Jersey sportsbooks lost $4.5M in Super Bowl bets
The first Super Bowl with legalized sports betting in New Jersey was likely one Garden State bookmakers will want to forget.
New Jersey sportsbooks lost a net $4.5 million on the New England Patriots‘ 13-3 win over the Los Angeles Rams in Super Bowl LIII, according to numbers released Monday by the Division of Gaming Enforcement.
Just under $35 million was bet on the Super Bowl at New Jersey sportsbooks, which opened for business for the first time last summer at casinos and racetracks. In their first six months operating, New Jersey books accepted more than a $1 billion in bets and won a net $72 million, but Sunday didn’t go their way.
DraftKings said it took 300,000 bets on the Super Bowl and ended up suffering a loss of “just over seven figures” on the game. FanDuel, SugarHouse and William Hill’s New Jersey sportsbooks also reported losses on the Super Bowl, while online book BetStars told ESPN that it won on the game.
“If our customers are winning, we’re winning,” a DraftKings spokesman said regarding the loss.
Nevada sportsbooks fared much better, although the amount wagered on the Super Bowl dipped in Las Vegas. Nevada books won $10.7 million on the $145.9 million wagered on the Super Bowl, the state gaming control announced Monday. The $145.9 million bet on the Super Bowl is the second-most ever in Nevada but down nearly 8 percent from last year’s record of $158.45 million wagered on the game between the Philadelphia Eagles and Patriots.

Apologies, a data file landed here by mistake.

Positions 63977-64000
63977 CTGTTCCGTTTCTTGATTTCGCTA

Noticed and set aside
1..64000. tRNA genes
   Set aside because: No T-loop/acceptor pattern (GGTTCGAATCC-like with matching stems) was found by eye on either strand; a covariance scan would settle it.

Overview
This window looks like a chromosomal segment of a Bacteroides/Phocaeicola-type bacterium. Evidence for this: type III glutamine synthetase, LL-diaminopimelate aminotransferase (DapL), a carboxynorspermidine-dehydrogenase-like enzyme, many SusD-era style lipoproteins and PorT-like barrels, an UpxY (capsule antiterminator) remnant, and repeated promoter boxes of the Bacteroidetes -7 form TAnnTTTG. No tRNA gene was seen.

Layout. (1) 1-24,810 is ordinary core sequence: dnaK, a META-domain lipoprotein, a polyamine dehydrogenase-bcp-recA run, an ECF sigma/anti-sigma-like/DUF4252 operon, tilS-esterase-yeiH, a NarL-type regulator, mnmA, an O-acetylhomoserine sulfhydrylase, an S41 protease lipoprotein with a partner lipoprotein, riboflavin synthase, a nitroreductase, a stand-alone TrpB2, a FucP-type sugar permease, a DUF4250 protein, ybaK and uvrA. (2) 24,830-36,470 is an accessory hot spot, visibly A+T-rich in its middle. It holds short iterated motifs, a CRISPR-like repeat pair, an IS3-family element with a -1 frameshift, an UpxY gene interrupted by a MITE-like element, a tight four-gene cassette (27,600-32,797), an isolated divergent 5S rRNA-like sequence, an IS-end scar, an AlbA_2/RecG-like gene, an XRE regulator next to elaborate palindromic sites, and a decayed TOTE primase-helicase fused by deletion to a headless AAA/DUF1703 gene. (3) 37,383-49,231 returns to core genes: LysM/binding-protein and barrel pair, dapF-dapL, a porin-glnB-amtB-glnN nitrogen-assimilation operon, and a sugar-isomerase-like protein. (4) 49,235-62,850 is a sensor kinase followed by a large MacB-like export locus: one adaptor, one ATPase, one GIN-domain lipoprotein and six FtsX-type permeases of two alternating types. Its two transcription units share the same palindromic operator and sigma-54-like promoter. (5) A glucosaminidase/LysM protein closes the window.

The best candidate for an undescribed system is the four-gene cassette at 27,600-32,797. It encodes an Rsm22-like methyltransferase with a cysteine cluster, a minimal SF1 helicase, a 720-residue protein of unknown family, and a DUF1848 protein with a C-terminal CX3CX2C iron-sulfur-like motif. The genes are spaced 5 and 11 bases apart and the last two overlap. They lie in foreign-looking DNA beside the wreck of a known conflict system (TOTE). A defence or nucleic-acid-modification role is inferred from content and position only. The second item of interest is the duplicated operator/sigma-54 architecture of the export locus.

Since that Super Bowl, full-scale sportsbooks have opened in Delaware, Mississippi, New Jersey, New Mexico, Pennsylvania, Rhode Island and West Virginia. Nevada remains by far the largest sports betting market in the U.S., though.
“Nevada’s handle numbers were very strong in December and January,” said Art Manteris, a 40-year Las Vegas veteran bookmaker now a vice president at Station Casinos. “Personally, I’m not alarmed at all. Our properties were jammed, our hotel capacity was great and the crowds at all 16 sportsbooks were at capacity.”
Jay Kornegay, director for SuperBook USA and a 25-plus-year Las Vegas bookmaker, agreed with Manteris and didn’t think the drop in handle was caused by the new states offering sports betting. Kornegay pointed to Patriots fatigue and noted that a large customer who bet $8 million to $10 million on last year’s Super Bowl didn’t put as much in play this year.
Those were the “main reasons” for the dip, Kornegay wrote in a text message to ESPN.
The $10.7 million win for Nevada came more from futures bets on the odds to win the Super Bowl and proposition wagers than the outcome of the game. The majority of sportsbooks — in Nevada and New Jersey — ended up rooting for the Rams to cover the 2.5-point spread. The action, however, was more lopsided on the Patriots in New Jersey than Nevada, where two of three reported seven-figure wagers were on the underdog Rams.
Since Nevada Gaming Control began tracking the betting action on the Super Bowl in 1991, the state’s sportsbooks have suffered only two net losses (Giants-Patriots in 2009 and Chargers-49ers in 1995).